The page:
Small-scale armed disputes, criminality, and lawless behavior prevail throughout the DRC. There were frequent reports of violent crime (e.g. banditry, kidnapping, and sexual assault) and attacks by armed groups in eastern and central DRC, as well as reports in other geographic areas. Armed groups frequently act with impunity and in their own self-interest; as a result, many commit human rights abuses. The overall security situation in many parts of the DRC can best be described as volatile and unpredictable.
Over the last year, reports of crime – particularly violent and gun-related crime – have become more frequent in and around Goma, the largest city in eastern DRC. Incidents predominantly affect locals, and include armed robberies, property destruction, violent sexual assault, kidnapping for ransom (especially targeting local children), and murder. The risk of crime greatly increases after dark.
Armed banditry is widespread, particularly along transit arteries between major cities and in remote areas. In North Kivu, armed banditry is extremely common, especially along the road to Beni from Goma.
A series of prison breaks occurred throughout the DRC in the wake of rising instability and declines in the security environment. Criminal and militant activity may increase as escaped inmates melt into areas surrounding prison break sites or return to their homelands. In May 2017, Bundu dia Kongo (BDK) militants attacked the Makala prison in Kinshasa, enabling approximately 4,700 inmates to escape in one of the largest reported prison breaks in central Africa.
The use of ATMs is risky due to the potential for skimming. For more information, review OSAC’s Report on The Overseas Traveler’s Guide to ATM Skimmers & Fraud.
Cybersecurity and technology-oriented crime is not as pervasive or sophisticated in Kinshasa as in most other critical-threat locations for crime.
The DRC government has restricted mobile communications, and at times shuts down Internet access during periods of civil unrest or expected political opposition activity. The latest example began on December 31, 2018, when the government shut down Internet and SMS text messaging capability nationwide for nearly three weeks.
Other Areas of Concern
The U.S. Department of State’s Travel Advisory for the DRC recommends that U.S. citizens do not travel to eastern DRC and the three Kasai providences due to armed conflict. DRC’s borders remain porous, particularly those with the Central African Republic, South Sudan, Uganda, Rwanda, and Burundi; travel to these areas is extremely dangerous due to transnational crime, poaching, smuggling operations, and the presence of multiple armed groups.
Military operations are ongoing in parts of the DRC. The Congolese military continues to target small, armed groups throughout the country, but focuses mainly on those operating in the eastern provinces of Ituri, North Kivu, and South Kivu. UN troops continue to undertake offensive military operations against armed groups in the eastern areas. Attempts to disarm and demobilize militias and other armed groups have had limited success; many armed actors enter into shifting alliances to fight against local and UN security forces. Travelers in eastern and central DRC should closely monitor local sources for updates regarding Congolese and UN military operations.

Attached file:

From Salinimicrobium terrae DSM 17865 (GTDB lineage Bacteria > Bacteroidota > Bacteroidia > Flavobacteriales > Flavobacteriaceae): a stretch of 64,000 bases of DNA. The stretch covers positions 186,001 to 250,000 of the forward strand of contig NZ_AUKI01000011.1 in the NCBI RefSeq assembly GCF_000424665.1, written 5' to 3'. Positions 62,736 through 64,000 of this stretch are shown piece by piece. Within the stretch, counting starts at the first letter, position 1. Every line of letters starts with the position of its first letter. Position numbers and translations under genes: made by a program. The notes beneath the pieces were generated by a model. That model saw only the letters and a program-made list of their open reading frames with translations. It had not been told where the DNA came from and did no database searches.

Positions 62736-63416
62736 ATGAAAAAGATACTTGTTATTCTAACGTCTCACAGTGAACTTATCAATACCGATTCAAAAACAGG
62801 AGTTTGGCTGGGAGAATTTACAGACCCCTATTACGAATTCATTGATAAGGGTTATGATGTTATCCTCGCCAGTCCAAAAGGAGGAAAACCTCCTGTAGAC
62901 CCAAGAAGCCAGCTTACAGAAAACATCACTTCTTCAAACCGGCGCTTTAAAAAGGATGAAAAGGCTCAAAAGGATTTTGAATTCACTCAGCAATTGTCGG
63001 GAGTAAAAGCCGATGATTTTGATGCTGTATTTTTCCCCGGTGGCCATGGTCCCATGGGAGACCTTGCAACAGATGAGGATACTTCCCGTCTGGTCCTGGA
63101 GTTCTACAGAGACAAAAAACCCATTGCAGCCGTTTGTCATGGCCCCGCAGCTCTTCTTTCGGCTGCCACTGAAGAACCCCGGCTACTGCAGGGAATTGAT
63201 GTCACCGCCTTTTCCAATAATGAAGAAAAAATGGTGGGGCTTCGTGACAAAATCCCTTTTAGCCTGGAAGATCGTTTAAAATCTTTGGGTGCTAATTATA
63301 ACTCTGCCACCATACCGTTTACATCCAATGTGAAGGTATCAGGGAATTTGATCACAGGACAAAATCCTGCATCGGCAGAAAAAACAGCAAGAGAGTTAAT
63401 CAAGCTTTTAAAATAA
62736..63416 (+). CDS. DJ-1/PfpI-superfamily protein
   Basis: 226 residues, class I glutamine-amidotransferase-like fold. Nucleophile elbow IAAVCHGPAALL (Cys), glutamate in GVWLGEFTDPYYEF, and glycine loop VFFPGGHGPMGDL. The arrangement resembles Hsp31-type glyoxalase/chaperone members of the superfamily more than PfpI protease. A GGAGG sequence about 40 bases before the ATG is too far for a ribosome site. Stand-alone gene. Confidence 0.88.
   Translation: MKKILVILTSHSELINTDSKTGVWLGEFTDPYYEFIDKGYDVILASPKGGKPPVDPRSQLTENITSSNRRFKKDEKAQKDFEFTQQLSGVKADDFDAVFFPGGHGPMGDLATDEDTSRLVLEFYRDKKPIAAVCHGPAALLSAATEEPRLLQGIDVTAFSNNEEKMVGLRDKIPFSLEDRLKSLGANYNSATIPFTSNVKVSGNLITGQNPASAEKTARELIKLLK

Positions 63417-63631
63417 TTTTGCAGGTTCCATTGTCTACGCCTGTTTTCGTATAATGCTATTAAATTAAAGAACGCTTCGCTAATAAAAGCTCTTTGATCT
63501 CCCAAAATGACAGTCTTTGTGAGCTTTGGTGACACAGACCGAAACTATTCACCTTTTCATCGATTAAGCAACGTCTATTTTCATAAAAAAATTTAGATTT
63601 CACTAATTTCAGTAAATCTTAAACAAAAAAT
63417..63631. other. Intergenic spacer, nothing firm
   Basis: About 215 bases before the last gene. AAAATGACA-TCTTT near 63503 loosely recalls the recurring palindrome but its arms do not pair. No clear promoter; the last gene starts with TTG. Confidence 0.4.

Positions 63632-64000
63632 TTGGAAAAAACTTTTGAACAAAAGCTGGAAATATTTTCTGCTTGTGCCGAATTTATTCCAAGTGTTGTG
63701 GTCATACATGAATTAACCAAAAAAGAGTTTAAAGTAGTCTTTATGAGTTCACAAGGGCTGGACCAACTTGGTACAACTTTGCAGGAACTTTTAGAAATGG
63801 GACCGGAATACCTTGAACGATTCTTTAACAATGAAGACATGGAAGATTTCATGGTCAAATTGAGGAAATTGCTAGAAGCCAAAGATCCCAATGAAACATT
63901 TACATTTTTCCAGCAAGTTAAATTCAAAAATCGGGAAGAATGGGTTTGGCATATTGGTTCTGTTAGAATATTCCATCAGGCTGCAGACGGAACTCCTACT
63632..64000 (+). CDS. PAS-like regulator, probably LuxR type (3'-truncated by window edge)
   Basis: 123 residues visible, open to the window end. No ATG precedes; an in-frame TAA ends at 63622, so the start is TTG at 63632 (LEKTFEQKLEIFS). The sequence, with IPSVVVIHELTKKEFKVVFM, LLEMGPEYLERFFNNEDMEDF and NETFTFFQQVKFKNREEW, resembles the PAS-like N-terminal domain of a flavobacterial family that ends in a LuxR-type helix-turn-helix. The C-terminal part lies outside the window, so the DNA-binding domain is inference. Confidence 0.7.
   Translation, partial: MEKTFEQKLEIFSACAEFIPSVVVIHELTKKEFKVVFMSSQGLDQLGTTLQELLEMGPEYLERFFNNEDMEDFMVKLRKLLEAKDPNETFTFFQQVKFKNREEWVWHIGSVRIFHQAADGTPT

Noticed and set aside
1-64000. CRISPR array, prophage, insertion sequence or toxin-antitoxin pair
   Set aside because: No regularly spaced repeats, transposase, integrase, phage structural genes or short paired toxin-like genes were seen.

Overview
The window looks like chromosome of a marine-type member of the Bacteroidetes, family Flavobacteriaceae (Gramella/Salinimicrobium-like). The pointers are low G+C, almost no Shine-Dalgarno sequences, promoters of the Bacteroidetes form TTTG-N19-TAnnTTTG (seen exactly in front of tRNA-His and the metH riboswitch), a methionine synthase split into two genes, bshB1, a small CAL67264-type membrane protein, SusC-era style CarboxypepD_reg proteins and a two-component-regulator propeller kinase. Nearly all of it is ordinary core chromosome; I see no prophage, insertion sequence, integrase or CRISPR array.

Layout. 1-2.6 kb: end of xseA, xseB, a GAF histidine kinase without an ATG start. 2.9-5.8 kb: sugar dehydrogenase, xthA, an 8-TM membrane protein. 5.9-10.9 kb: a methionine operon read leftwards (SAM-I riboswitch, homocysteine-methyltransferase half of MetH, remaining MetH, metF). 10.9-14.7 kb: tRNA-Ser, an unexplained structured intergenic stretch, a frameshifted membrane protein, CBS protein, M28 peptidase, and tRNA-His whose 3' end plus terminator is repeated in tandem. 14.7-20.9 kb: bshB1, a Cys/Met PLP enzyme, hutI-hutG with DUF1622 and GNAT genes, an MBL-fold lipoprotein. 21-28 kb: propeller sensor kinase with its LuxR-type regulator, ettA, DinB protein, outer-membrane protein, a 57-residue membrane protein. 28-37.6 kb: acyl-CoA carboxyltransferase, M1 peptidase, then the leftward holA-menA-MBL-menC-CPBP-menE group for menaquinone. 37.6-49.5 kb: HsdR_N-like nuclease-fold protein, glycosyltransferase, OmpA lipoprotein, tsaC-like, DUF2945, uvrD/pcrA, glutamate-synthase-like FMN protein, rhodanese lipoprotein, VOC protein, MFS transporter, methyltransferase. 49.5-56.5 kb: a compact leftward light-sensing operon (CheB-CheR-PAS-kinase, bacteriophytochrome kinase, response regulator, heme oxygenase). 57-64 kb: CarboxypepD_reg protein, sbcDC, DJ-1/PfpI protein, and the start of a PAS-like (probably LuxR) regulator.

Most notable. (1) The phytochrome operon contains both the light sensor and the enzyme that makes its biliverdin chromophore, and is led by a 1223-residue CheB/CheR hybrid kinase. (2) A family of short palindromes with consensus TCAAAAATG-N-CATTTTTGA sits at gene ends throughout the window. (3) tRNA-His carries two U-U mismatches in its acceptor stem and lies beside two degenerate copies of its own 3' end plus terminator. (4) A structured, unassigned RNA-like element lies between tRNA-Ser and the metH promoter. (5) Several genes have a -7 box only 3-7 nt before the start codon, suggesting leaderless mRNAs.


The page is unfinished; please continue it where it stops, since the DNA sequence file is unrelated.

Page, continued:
Travel to national parks carries high risks, as militia, wildlife poachers, and criminal elements may operate throughout these areas. Non-essential travel to the Kahuzi-Biega National Park, a UNESCO heritage site in eastern DRC home to a gorilla sanctuary, is highly discouraged. Avoid travel to Virunga National Park, including the area near Goma, due to ongoing criminal and militia activity.
In 2017, armed militia killed several Virunga park rangers, despite improvements in security measures and infrastructure around the park to boost tourism.
- In 2018, kidnappers took two British tourists traveling to Virunga on a road just north of Goma. One park ranger died during the altercation.
Transportation Safety Situation
For more information, review OSAC’s Report on Security in Transit: Airplanes, Public Transport, and Overnights.
Road Safety and Road Conditions
Driving in Kinshasa is extremely hazardous. The majority of motorists do not observed traffic laws, and police seldom enforce them. In many cases, motorists blatantly disregard traffic signals and direction from police. The police force lacks professionalism and competence.
Vehicle accidents occur frequently, and often result in serious injury. Most local vehicles do not meet Western safety standards, are not in good condition, and may be transporting more passengers than is safe. Motorcyclists weave in and out of traffic unpredictably.
Avoid checkpoints whenever possible, especially in less secure areas of Kinshasa and rural areas. If unable to avoid a checkpoint, approach slowly, ensure you lock vehicle doors and roll windows down only far enough to converse with checkpoint guards. Do not relinquish actual documents; instead, hand over copies of documents. Use a local driver to prevent checkpoint issues. Attempting to run or circumvent checkpoints may result in use of force.